The response to these initiatives has been positive and enthusiastic so far, said Sternhell-Blackwell. “Everyone, from residents to staff to faculty to students, has been interested in participating and excited to give time and energy and be involved in different parts of the efforts.”
Added Fraser: “It is essential for the success of our institution to be fully inclusive, to recognize and celebrate our diversity and to ensure that everyone feels comfortable being who they really are.”
For the second year in a row, Barnes-Jewish and St. Louis Children’s hospitals have been recognized as “Leaders in LGBT Healthcare Equality” by the Human Rights Campaign (HRC) Foundation, the educational arm of the country’s largest lesbian, gay, bisexual and transgender (LGBT) civil rights organization.The honor is given to facilities that meet LGBT-inclusive benchmarks that are part of the HRC Foundation’s Healthcare Equality Index, a unique survey that encourages equal care for LGBT Americans by evaluating inclusive policies and practices related to LGBT patients, visitors and employees.
Both hospitals earned top marks in meeting non-discrimination and training criteria that demonstrate their commitment to equitable, inclusive care for LGBT patients, and their families, who can face significant challenges in securing the quality health care and respect they deserve.
“Cultural competence is woven into the fabric of who we are at Barnes-Jewish Hospital and is embedded in our mission and vision in providing exceptional care to people,” says Steven Player, director of the BJH Center for Diversity and Cultural Competence. The hospital offers ongoing LGBTQ patient care training to all BJH team members. If you have any questions regarding upcoming training opportunities, contact Erin Stampp, Center for Diversity and Cultural Competence education and development manager, Erin.Stampp@bjc.org.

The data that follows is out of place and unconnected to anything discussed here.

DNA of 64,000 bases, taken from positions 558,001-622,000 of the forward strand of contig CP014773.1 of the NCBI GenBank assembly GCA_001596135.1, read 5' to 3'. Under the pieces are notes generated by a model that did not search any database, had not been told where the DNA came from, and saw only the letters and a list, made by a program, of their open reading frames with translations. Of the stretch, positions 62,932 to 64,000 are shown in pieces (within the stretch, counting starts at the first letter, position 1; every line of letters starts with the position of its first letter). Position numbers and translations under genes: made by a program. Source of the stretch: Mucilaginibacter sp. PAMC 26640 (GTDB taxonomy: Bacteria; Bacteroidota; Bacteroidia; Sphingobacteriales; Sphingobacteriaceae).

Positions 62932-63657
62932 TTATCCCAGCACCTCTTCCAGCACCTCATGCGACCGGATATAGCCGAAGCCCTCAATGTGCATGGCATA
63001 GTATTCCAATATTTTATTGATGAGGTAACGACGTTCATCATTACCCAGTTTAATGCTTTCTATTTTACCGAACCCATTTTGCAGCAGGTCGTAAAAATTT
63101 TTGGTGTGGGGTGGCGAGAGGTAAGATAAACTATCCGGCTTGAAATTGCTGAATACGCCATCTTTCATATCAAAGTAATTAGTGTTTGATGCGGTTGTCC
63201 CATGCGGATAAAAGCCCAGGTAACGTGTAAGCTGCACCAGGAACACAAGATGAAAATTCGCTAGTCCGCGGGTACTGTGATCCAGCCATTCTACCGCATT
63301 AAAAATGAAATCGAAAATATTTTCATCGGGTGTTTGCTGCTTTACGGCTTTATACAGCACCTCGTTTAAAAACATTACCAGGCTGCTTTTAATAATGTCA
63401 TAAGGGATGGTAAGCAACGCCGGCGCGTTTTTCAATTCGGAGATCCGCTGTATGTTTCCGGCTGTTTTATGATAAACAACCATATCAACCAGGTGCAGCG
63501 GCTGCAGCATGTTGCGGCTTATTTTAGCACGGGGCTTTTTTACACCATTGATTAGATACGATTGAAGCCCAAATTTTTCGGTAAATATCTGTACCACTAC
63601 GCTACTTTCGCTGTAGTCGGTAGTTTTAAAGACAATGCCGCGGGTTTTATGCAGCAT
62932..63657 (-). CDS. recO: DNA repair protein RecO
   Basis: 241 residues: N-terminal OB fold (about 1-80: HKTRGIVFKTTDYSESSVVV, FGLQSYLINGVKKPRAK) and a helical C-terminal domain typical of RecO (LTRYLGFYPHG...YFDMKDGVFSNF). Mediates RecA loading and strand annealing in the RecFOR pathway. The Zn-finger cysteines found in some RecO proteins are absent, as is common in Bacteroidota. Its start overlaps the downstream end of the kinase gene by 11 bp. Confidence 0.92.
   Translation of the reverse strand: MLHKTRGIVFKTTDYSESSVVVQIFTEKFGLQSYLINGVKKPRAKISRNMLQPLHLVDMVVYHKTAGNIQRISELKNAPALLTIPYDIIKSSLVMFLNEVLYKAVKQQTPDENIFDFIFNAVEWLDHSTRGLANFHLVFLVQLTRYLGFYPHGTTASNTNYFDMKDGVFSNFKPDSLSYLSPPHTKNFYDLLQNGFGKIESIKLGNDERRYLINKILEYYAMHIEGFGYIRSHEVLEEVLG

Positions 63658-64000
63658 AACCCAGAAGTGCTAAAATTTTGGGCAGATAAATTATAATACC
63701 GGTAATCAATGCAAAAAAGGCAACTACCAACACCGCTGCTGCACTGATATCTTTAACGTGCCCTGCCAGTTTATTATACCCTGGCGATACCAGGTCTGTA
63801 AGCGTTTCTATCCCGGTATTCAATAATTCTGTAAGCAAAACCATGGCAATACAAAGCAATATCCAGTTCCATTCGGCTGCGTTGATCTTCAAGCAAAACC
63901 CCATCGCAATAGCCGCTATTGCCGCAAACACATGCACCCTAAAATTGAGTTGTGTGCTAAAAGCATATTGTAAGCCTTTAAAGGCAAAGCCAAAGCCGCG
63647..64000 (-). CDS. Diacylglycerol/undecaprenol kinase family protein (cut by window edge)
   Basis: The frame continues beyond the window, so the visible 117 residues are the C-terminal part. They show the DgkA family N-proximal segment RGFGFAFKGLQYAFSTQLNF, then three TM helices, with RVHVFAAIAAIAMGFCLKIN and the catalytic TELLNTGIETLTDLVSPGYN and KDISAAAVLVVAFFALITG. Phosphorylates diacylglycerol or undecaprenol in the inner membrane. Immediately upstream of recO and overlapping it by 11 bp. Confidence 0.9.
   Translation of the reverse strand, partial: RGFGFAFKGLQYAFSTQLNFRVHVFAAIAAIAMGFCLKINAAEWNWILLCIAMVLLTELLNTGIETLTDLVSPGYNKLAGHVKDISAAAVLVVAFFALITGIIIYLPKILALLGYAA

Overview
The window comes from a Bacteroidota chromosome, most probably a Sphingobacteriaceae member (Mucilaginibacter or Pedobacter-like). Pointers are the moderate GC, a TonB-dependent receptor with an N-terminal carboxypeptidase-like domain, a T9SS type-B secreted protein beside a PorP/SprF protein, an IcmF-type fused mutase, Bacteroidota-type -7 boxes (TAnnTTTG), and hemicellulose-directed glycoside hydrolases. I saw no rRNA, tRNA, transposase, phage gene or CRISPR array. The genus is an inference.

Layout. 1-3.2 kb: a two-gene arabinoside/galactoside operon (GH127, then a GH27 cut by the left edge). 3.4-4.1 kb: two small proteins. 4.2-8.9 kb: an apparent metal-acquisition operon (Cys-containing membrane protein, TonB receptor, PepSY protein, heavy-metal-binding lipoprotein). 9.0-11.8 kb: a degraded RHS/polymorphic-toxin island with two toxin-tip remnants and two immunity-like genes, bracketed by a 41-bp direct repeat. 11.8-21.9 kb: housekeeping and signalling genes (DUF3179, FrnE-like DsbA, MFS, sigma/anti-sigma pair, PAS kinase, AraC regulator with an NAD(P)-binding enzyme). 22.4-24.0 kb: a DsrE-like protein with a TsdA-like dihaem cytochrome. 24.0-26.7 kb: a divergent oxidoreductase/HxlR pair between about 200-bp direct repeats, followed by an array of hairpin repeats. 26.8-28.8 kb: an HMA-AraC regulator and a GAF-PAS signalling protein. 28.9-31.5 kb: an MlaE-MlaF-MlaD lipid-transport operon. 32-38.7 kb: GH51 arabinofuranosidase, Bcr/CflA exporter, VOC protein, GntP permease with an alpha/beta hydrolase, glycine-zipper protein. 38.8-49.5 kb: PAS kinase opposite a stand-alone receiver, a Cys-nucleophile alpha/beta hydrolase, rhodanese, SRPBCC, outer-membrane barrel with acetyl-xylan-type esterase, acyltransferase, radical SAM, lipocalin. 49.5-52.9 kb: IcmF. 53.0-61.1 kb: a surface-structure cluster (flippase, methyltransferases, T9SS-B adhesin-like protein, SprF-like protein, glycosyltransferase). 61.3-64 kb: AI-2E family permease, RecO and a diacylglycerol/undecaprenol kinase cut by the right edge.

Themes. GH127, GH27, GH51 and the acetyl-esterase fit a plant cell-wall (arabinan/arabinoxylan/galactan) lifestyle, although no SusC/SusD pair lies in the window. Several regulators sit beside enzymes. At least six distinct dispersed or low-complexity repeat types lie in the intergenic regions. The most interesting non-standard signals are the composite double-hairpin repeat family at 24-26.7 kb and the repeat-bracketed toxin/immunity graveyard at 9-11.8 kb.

“St. Louis Children’s Hospital values the diversity of our patients and families, as well as our employees. In fact, Embracing Diversity is one of the six core values of our hospital,” says Greta Todd, SLCH director of diversity, inclusion and community affairs. “We are committed to providing the best possible experience for our LGBTQ patients and families, and strive for a welcoming and inclusive environment.”
The hospitals are two of a select group of health care facilities nationwide to be named Leaders in LGBT Healthcare Equality. Facilities awarded this title meet key criteria, including patient and employee non-discrimination policies that specifically mention sexual orientation and gender identity, a guarantee of equal visitation for same-sex partners and parents, and LGBT health education for key staff members. More than 1,500 hospitals are surveyed, and only about one-third receive this Leader designation.
“Despite all the progress we’ve made, far too many LGBT people still lack inclusive and affirming health care. Leaders in LGBT Healthcare Equality are helping to change that, and, in the process, making the lives of LGBT patients and their families better each and every day,” says Chad Griffin, president of the Human Rights Campaign. “LGBT people have a right to be treated equally in all aspects of our lives, and HRC celebrates Barnes-Jewish and St. Louis Children’s hospitals for their tireless work to create an inclusive and welcoming environment for all patients.”
Scott Ragan, email@example.com